Recruitment for Canadian Companies

Hiring a foreign skilled worker.

The Canadian government offers several immigration programs designed for hiring foreign workers.

To start the process, it is essential to know all the immigration methods available to employers.

We are experts in looking to hire workers throughout South America.

If you are a Canadian employer looking to hire foreign workers for your business, follow these essential steps to hiring temporary foreign workers:

1. Advertise the position.

Your company must advertise the position on the Government of Canada’s Job Bank and 2 alternative sources (one national and one local at scope). It is essential to carefully review the draft job advertisements to ensure that all required details are included.

2. Recruitment process

Your company must demonstrate genuine efforts to recruit Canadian citizens or permanent residents. Follow your usual recruitment procedures (collecting resumes, screening, selecting the best candidates for the interview and interview process), but make sure to document all your efforts.

3. Submit an application to ESDC

Your LMIA application can be submitted up to six months before the expected job start date. Your application package should include the following documents:
- LMIA application form for high-wage or low-wage positions.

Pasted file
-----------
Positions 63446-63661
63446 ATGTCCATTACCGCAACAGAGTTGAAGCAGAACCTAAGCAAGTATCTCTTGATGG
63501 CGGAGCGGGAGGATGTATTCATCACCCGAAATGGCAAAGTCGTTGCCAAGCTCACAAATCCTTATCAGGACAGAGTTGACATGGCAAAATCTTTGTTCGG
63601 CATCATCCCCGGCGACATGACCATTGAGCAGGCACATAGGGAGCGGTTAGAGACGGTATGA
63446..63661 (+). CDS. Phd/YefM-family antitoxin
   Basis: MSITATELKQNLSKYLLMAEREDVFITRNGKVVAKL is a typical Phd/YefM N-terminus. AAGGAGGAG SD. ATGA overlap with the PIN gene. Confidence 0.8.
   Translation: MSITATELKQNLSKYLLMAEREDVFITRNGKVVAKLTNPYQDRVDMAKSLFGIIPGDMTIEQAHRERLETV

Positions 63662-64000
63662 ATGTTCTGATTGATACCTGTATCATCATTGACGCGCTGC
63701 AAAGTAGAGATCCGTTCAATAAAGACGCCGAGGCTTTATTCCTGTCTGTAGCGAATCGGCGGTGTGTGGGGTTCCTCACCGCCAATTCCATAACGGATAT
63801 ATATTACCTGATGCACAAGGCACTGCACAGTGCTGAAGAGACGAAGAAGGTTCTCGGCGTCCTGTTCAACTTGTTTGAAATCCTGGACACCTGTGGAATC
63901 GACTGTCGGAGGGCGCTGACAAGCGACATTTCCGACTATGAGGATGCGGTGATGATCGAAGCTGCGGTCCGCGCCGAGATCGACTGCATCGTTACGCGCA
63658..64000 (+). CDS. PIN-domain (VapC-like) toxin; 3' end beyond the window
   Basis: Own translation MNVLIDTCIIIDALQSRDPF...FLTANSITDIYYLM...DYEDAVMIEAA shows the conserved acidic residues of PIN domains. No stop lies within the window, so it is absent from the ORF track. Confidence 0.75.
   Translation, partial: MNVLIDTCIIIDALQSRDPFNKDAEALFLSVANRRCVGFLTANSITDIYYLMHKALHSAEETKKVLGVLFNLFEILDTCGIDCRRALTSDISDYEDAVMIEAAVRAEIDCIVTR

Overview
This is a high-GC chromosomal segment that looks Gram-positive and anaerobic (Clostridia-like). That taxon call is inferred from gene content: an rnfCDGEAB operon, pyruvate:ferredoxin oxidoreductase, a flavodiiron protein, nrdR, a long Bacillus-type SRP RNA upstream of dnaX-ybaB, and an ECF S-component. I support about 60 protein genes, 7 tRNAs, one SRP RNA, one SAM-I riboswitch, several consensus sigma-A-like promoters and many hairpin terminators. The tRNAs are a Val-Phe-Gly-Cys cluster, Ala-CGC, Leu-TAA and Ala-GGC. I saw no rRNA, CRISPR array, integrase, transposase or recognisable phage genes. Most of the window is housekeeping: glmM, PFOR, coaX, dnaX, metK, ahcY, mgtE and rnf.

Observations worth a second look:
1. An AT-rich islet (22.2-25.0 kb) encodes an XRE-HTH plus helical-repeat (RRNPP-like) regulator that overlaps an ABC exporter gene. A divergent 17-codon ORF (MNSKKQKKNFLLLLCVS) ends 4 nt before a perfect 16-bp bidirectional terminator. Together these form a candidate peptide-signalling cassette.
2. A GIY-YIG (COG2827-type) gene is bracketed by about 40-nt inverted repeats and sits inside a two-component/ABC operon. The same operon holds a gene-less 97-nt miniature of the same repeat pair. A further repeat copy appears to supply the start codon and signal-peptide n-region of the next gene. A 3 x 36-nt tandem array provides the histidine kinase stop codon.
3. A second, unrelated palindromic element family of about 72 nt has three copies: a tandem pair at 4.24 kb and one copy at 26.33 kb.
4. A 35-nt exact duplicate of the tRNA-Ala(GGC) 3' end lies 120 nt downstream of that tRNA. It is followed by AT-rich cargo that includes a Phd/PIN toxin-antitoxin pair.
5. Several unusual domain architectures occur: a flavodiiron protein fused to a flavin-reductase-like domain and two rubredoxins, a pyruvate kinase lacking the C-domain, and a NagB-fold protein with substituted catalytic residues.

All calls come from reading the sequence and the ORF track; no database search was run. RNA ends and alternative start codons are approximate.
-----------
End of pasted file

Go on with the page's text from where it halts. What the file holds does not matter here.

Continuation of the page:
-Documents showing that your business:
(a) has no past compliance issues;
(b) can fulfill all of the terms of the job offer;
(c) is providing a good or service in Canada;
(d) is offering employment that is consistent with the needs of your business.
- Proof of recruitment.
- Employment contract.
- Processing fee ($1,000/per worker), if applicable.

4. Pass an interview with ESDC

Next, you might have a phone call from interview with an ESDC LMIA officer. The purpose of the conversation is to confirm the LMIA application, review any changes that may have occurred since the submission, and discuss the recruitment campaign and its results.

5. Receive a decision from ESDC

After the interview, the ESDC will make a decision, usually within 10 days. Your decision will be emailed to you.
If you If the decision is positive, your foreign worker can start the work permit application process. If the decision is negative, and you believe that it is unreasonable, you may be able to ask a Program Manager to review that decision for correctness.